Garbo’s Hat: Recognising People’s Right to Be Wrong

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Greta Garbo was a Hollywood star of the silent era, adored for her luminous on-screen presence, her sophisticated beauty, her worldly-wise personality. With the advent of ‘talkies’ MGM became nervous. What would audiences make of her heavy Swedish accent? They delayed as long as they could. Then in 1930 Garbo played the eponymous heroine of ‘Anna Christie’. She walked into a bar, collapsed into a chair and demanded:

'Gimme a whiskey, ginger ale on the side, and don't be stingy, baby.’

The studio publicised the movie with posters proclaiming: ‘Garbo talks!’ The public were delighted, and ‘Anna Christie’ was the highest grossing film of the year.

Garbo subsequently performed in a succession of classics, including ‘Grand Hotel’, ‘Queen Christina’, ‘Anna Karenina’ and ‘Camille’. She consistently played melancholic and melodramatic heroines. She was compellingly serious, earnest, pensive. But gradually her popularity began to wane, and in 1939 the studio decided to change tack, casting her in an Ernst Lubitsch comedy, ‘Ninotchka’.

Buljanoff: 'How are things in Moscow?'
Ninotchka: 'Very Good. The last mass trials were a great success. There are going to be fewer but better Russians.' 

Garbo plays Ninotchka, a Soviet special envoy sent to Paris to organise a sale of royal Russian jewellery. She is sober, stern, judgemental; unimpressed by bourgeois capitalism.

Ninotchka: 'Why should you carry other people's bags?'
Porter: 'Well, that's my business, Madame.'
Ninotchka: 'That's no business. That's social injustice.'
Porter: 'That depends on the tip.'

Wherever Ninotchka goes in Paris, she is taken aback by its indulgent Western ways. All about her seems shallow and superfluous, petty and pointless. She spots a couture hat in a shop window. It looks rather like a lampshade.

Ninotchka: 'What's that?'
Comrade Kopalski: 'It's a hat, Comrade. A woman's hat.'
Ninotchka: 'How can such a civilization survive which permits their women to put things like that on their heads. It won't be long now, Comrades.'

 Ninotchka also encounters the debonair Frenchman, Count Leon (played by Melvyn Douglas). She recognizes that he is rather charismatic, but dismisses him as entirely frivolous.

 'Now, don't misunderstand me. I do not hold your frivolity against you. As basic material, you may not be bad; but you are the unfortunate product of a doomed culture. I feel very sorry for you.'

Gradually, however, Ninotchka is seduced by the charms of Paris and the Count. And soon she cannot resist the hat she recently found so contemptible.

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‘Ninotchka’ is a magnificent comedy, bristling with elegant witticisms and sharp social satire. It reminded me that, growing up in the midst of the Cold War, we were often prompted to consider the differences between Soviet and Capitalist societies. 

To teenagers like me Communism certainly had its appeal: the avowed commitment to equality, the intolerance of plutocrats, the celebration of the workers, the military caps with retractable ear-flaps. But we were also, of course, aware of the suppression of individual freedoms, of Stalin’s dark secrets. And there was a nagging sense that Communism was somehow dull, dreary and joyless; that it didn’t accommodate human foibles and foolishness - the insignificance of pop, the frippery of fashion, the triviality of brands and advertising. In short Communism didn’t seem to afford people the right to be wrong. And this seemed somehow very important to me.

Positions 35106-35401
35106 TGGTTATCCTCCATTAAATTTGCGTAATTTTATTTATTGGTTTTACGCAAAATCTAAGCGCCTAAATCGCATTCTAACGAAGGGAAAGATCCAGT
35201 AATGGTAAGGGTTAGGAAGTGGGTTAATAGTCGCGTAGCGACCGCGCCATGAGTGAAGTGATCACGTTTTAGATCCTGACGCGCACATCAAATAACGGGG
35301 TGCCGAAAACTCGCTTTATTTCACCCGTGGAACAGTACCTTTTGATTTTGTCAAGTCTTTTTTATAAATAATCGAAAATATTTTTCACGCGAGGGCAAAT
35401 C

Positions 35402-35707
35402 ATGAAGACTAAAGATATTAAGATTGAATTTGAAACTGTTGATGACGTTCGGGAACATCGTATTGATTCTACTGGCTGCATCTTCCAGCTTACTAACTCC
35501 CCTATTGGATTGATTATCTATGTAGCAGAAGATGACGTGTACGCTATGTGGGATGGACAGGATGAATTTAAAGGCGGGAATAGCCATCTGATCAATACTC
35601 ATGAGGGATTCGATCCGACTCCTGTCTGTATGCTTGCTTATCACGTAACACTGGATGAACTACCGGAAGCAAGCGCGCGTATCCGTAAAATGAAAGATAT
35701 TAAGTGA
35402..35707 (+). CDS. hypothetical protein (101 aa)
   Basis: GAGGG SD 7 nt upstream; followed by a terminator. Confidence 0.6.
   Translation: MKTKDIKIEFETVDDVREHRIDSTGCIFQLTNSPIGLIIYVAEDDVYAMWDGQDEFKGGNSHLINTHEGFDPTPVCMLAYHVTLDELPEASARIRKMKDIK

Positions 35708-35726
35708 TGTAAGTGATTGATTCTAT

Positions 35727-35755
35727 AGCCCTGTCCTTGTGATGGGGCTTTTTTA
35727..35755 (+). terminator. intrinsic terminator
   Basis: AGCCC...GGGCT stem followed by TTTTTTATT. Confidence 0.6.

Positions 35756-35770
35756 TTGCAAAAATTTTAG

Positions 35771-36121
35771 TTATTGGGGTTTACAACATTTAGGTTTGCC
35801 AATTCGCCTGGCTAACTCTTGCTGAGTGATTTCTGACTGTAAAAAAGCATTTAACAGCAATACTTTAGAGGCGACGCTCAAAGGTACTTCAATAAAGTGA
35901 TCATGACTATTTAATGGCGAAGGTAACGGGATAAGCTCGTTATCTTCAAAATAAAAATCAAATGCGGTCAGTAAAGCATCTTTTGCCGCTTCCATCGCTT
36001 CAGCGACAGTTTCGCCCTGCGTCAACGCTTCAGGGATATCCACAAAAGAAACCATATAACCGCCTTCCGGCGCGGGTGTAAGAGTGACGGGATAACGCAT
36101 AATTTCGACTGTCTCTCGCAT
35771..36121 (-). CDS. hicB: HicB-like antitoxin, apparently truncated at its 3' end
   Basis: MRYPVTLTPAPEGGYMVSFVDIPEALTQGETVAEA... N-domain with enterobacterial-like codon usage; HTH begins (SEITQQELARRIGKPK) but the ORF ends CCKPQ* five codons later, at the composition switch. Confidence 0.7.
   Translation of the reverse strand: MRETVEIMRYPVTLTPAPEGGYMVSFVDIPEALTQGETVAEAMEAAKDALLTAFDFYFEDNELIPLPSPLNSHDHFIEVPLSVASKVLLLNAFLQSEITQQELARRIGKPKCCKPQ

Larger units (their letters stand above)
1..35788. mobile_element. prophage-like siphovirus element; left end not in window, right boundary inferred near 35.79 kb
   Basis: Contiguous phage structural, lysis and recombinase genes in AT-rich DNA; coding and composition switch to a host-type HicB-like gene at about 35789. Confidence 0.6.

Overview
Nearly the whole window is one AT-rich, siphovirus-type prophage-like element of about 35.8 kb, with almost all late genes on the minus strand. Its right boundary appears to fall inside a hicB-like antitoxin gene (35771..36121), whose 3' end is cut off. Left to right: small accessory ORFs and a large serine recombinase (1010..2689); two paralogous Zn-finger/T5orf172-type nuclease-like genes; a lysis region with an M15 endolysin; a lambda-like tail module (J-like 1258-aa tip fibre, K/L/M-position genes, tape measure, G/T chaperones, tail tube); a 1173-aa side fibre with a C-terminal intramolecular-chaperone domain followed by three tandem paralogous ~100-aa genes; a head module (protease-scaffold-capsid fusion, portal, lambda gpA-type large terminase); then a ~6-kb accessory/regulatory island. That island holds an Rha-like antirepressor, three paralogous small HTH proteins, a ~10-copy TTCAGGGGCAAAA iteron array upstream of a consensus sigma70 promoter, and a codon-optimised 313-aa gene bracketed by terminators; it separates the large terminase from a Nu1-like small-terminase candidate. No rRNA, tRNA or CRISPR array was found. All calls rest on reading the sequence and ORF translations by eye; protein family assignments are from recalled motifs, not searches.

If you work in the field of marketing or advertising and were fortunate enough to grow up after the fall of the Berlin Wall, it’s still perhaps worth reflecting on the differences between Capitalism and Communism. You may conclude like me that ordinary people are capricious, fickle and flighty. They oscillate between profound passions and shallow affections; between passionate commitments and superficial attachments. They can be both serious and silly; consistent and erratic. They can comfortably hold two mutually opposing ideas in their heads at the same time. And that’s what makes us human.

In the critical scene of ‘Ninotchka’ our heroine sits down in a restaurant and orders raw beets and carrots. The owner is unimpressed:

'Madame, this is a restaurant, not a meadow.'

Count Leon does everything he can to entertain her over lunch - all to no avail. Finally he resorts to a joke.

 'A man comes into a restaurant. He sits down at the table. He says, "Waiter, bring me a cup of coffee without cream." Five minutes later the waiter comes back and says, "I'm sorry sir, we have no cream, can it be without milk?"'

Ninotchka is still not amused, but when the Count accidentally tumbles from his chair, she breaks into cascades of joyous laughter. Ninotchka’s defences have been breached by a ludicrous pratfall. And Garbo shows a hitherto concealed gift for comedy.

This time round the promotional posters were headlined: ‘Garbo laughs!’

'By the look in your eye I can tell you're gonna cry. 
Is it over me?
If it is, save your tears for I'm not worth it, you see.
For I'm the kind of guy who is always on the roam,
Wherever I lay my hat, that's my home.’

Marvin Gaye, Wherever I Lay My Hat (That's My Home) (Barrett Strong/ Marvin Gaye/ Norman Whitfield)

No. 205


NOTES FROM THE HINTERLAND 5

‘Words Without Thoughts Never To Heaven Go’

Bernardo: ‘Who’s there?’
Francisco: ‘Nay, answer me: stand and unfold yourself.’
Hamlet, I i.

Some have argued that the opening lines of Hamlet are entirely appropriate: this night-time exchange between two guards on the walls of the castle at Elsinore immediately establishes a sense of doubt about identity, a theme that sustains us through the play.